This is an excerpt from Chapter 4 of Certified Financial Planner™ Scott O’Brien’s brand new e-book Surviving to Thriving: A Financial Resource for Divorcées and Widows. This e-book brings you in depth information from 7 experts across industries to help women manage the financial and personal elements of life’s major transitions. Download your complimentary copy today.
By Tricia Teegardin Edwards
Managing Partner, Teegardin & Associates CPAs
You will want to make a list of all your accounts and balances – assets and debts. Begin with the bank accounts and determine whether they were joint accounts, separate accounts or payable on death (POD) accounts. For joint accounts, you will continue to have access to all the funds because your name is on the account. POD accounts work in this exact same fashion as long as you were named as the beneficiary. You will need to show the bank the death certificate and the account will be transferred to you.
Accounts where your spouse was listed as the only account holder will not be accessible to you once you inform the bank that your spouse has passed. To gain access to separate accounts, you will need to go through the probate process, where the court determines how the assets are administered. The probate process can take months, and during this time you will not readily have access to the funds in affected accounts. This will apply to bank and investment accounts that contain liquid assets.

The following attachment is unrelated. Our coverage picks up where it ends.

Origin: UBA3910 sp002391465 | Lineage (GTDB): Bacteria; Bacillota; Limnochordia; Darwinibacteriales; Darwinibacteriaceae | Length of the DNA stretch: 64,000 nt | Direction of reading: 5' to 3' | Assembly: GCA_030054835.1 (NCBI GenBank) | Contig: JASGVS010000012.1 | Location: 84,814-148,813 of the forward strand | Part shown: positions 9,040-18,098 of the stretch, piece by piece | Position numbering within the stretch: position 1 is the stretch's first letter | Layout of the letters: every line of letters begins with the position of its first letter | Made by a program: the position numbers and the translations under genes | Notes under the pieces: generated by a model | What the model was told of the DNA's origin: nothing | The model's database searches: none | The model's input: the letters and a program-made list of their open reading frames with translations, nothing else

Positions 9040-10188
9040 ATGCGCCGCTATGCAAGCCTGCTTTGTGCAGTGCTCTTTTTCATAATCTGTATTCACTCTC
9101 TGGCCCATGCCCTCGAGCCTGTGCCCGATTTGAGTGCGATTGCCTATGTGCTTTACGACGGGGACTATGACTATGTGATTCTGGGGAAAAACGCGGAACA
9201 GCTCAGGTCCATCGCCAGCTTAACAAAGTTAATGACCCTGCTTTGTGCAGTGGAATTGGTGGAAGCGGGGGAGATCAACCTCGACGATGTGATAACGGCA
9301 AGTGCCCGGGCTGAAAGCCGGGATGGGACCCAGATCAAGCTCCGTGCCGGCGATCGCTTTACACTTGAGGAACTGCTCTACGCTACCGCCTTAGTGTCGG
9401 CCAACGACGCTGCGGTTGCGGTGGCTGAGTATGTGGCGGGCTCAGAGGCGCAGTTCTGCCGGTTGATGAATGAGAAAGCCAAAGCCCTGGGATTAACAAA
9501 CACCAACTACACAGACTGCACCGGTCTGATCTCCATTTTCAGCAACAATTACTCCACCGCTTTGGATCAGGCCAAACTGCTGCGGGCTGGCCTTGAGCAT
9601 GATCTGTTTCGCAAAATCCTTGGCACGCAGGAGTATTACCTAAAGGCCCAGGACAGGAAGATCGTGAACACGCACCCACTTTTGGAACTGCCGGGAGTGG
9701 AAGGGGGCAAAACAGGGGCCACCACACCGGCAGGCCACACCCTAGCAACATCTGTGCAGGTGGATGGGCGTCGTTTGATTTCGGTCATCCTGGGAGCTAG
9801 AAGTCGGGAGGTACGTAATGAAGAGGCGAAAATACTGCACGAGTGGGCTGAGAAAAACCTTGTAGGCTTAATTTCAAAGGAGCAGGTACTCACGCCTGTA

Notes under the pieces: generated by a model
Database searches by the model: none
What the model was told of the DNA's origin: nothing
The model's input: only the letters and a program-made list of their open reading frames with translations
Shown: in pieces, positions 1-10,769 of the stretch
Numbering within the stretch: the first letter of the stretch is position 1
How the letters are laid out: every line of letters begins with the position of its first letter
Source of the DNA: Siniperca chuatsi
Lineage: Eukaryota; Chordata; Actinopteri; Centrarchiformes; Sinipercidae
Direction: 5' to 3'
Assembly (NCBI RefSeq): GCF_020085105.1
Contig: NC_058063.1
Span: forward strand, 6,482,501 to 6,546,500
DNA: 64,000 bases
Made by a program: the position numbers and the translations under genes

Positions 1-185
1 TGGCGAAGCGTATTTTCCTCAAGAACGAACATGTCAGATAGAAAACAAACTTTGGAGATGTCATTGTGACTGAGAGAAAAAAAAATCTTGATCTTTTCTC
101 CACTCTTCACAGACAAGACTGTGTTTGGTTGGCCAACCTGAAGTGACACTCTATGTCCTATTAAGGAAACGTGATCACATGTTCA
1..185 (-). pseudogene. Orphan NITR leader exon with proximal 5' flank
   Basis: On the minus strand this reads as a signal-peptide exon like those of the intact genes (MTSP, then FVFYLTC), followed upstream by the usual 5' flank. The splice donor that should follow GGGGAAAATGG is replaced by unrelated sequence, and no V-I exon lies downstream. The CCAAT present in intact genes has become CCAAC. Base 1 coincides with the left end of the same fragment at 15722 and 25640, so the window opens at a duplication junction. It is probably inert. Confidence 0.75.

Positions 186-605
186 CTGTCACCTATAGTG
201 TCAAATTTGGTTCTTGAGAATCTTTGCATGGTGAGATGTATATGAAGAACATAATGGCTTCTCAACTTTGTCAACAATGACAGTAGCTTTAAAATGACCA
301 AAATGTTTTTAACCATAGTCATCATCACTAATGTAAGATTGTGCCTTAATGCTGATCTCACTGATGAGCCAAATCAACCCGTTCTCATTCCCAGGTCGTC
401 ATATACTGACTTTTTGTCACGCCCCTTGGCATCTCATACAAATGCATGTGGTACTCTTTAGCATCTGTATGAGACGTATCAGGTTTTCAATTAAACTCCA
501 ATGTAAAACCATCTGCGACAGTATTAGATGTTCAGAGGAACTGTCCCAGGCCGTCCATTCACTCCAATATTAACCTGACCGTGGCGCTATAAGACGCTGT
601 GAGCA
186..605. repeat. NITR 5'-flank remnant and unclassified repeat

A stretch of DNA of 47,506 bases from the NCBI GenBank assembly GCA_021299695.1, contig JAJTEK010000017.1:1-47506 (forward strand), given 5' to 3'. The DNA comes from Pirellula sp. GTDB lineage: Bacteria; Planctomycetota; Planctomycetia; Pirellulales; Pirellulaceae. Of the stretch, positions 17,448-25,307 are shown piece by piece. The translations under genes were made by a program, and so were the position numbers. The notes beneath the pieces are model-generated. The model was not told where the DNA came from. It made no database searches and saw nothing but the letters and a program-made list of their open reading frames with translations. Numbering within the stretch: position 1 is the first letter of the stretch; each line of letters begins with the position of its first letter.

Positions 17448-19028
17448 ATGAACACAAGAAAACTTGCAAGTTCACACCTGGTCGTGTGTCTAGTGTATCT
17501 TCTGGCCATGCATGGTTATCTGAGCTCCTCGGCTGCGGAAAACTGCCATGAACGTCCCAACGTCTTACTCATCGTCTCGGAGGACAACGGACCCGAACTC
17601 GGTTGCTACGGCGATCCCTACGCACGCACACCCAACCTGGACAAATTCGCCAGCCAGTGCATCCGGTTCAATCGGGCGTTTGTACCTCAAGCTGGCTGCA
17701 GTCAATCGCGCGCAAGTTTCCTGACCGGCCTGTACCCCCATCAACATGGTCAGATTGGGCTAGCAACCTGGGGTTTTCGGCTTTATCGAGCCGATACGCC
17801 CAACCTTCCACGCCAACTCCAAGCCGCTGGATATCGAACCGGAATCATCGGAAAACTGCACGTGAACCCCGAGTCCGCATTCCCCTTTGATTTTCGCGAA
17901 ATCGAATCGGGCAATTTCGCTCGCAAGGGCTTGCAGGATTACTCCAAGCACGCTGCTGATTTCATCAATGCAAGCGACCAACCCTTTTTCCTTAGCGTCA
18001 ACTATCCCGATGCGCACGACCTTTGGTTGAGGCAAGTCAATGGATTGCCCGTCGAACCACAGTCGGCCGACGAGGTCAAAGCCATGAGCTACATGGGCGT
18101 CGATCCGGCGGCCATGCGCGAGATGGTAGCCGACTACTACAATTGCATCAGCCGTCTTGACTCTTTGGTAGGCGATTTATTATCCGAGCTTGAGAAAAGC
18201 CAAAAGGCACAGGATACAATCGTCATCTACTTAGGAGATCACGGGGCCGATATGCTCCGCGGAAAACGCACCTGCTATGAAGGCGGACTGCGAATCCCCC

Check to see what accounts have auto debits or ACH payments coming out of them and make the necessary changes. If payments are missed or bank accounts are overdrawn, call the credit card company or bank. Most times, they will be very happy to help you and will often waive the overdraft and late fees. This is a very stressful time for you and most people will want to help.
Surviving to Thriving: A Financial Resource for Divorcées and Widows brings you practical advice from 7 experts across specialities to help women manage the financial and personal elements of life’s major transitions. Get your complimentary copy today.
Tricia began her career at Ernst & Young. As a Tax Manager, she provided financial planning and tax services to wealthy individuals and families. She moved to Austin in 1998 and spent more than 8 years as the personal business manager for the Dell family. As the sole manager, she led the finance and tax matters of the organization and helped to create their family office from scratch. She also served as the first executive director for the Michael and Susan Dell Foundation, managing all aspects of the foundation from 1999 – 2001. In addition to overseeing most of the back office functions, Tricia was part of the executive hiring team, and she was instrumental in launching other start-up businesses for the family.
Tricia left her position at Dell in 2006 to start her own practice, which has evolved into Teegardin & Associates Ltd LLP. She holds a bachelor degree in accounting from Indiana University. In addition to her CPA designation, Tricia is a CERTIFIED FINANCIAL PLANNER™. With over 25 years of experience as a CPA, Tricia serves as the Managing Partner and oversees all aspects of the firm’s tax and family office services. Tricia works primarily with high net worth individual clients on their tax and family office needs.
Tricia is an avid tennis player and she enjoys spending time with her family and her white lab, Luke.
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